So what will happen if the Confederation ends up holding the balance of power in the next parliament? The party says that it does not want to enter a coalition with either Law and Justice or the other current opposition parties, which it attacks with equal vigour. Obviously, it cannot signal ahead of the election which of the two blocs it would be prepared to govern with because this would undermine the party’s appeal with its core anti-establishment electorate. For the same reason, even after the election it will be difficult for the party to maintain its radical insurgent ‘anti-system’ image if it ends up making the kind of compromises and deals that are required to participate in a governing coalition.
On the other hand, the Confederation’s leaders would prefer to have a real influence on government policy than simply being a repository of protest votes, perpetually in opposition. Most commentators expect the party to come to some kind of accommodation with Law and Justice, and suggest that its leaders are pragmatic and biddable so would be tempted to join a government if they could secure influence over ministries that are key to their programmatic priorities. However, it is difficult to envisage a party for whom reducing state intervention is a core element of its appeal being given a significant say on economic matters in a government led by Law and Justice which owes much of its recent political success to large social welfare programmes. Moreover, although the Confederation’s nationalist wing is nominally ideologically closer to the current ruling party, many of its leaders remember how their previous grouping, the now-defunct League of Polish Families (LPR), was marginalised and then eliminated when it was Law and Justice’s junior coalition partner in the 2005-7 parliament.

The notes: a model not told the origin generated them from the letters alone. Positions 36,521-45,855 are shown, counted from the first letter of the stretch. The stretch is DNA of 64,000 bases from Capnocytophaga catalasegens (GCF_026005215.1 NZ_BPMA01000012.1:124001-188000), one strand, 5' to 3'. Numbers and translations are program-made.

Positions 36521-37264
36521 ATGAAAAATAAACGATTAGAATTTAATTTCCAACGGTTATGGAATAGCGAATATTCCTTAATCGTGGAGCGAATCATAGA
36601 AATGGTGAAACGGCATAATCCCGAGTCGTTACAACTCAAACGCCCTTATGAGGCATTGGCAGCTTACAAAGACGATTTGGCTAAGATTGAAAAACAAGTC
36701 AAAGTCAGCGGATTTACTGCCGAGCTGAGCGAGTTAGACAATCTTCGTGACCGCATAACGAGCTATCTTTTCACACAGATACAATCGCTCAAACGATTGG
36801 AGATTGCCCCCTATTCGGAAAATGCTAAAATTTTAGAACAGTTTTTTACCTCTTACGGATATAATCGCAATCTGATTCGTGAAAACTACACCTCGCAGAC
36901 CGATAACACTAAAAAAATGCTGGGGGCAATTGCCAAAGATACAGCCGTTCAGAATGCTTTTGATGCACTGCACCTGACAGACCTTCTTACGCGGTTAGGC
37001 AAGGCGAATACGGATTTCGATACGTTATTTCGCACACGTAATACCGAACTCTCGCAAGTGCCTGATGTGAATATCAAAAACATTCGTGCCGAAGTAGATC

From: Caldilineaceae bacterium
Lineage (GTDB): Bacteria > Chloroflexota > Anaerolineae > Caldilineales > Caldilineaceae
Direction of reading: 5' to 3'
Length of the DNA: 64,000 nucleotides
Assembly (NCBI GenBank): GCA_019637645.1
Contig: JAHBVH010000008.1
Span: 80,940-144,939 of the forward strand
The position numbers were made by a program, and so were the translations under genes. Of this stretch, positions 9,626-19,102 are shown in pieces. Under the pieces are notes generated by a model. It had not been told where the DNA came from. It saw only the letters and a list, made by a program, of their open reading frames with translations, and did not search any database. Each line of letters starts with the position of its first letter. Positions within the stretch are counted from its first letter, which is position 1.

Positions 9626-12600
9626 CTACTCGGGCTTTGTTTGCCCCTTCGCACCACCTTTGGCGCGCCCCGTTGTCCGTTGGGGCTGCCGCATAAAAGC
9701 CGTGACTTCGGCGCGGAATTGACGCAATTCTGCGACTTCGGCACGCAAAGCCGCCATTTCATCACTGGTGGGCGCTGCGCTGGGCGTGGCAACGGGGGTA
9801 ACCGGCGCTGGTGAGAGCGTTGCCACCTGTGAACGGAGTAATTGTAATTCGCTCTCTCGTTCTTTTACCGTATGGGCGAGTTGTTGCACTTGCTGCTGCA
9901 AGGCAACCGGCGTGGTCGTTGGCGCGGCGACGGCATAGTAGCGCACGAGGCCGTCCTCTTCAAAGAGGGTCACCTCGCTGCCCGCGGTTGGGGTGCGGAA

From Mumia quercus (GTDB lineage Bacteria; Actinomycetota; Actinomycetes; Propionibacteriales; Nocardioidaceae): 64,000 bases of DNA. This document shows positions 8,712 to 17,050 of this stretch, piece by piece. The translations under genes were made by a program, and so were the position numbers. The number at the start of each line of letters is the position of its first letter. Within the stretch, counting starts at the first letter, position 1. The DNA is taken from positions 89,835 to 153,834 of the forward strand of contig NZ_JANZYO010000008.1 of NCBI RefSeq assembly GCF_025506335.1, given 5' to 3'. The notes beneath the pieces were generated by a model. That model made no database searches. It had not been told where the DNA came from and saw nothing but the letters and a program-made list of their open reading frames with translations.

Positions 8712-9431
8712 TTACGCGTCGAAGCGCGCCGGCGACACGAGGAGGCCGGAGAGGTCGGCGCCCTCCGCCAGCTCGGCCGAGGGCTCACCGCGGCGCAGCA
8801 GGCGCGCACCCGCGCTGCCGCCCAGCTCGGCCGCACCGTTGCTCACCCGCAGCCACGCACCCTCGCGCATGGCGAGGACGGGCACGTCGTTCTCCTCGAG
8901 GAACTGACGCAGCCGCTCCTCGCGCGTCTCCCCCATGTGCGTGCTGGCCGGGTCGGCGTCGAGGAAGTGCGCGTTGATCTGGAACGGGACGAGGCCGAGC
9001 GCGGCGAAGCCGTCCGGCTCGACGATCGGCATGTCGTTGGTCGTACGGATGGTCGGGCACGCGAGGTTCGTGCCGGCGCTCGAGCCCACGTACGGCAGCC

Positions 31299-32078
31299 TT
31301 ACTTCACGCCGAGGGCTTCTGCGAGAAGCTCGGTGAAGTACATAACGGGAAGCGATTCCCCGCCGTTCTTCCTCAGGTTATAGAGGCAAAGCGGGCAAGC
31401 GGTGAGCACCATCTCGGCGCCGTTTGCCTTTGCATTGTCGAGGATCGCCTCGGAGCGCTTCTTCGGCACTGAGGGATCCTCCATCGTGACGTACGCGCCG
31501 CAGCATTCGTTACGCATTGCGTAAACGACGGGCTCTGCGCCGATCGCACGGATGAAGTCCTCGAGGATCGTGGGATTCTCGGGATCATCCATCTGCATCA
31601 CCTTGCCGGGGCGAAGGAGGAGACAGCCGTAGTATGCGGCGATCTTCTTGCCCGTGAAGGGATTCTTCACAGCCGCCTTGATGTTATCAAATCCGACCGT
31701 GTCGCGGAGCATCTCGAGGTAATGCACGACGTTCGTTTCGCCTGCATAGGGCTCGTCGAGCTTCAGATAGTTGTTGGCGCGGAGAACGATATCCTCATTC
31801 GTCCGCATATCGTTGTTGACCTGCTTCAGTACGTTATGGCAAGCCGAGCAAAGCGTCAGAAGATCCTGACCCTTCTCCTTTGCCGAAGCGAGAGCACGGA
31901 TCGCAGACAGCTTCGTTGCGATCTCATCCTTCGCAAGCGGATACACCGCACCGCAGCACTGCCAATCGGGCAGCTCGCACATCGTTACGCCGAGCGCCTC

Indeed, the Confederation’s own long-term strategic goal is to replace Law and Justice as the dominant party on the Polish right. It is counting on a major shake-up after Law and Justice’s 73-year-old leader Jarosław Kaczyński stands down, most likely during the next parliament. Although he does not hold any formal government positions, Mr Kaczyński has provided a crucial source of cohesion within the governing camp, but the Confederation believes that his previously unquestioned authority and influence are steadily weakening. In that sense, it might be more advantageous for the party to wait out another term in opposition, particularly given that its leaders are still relatively young.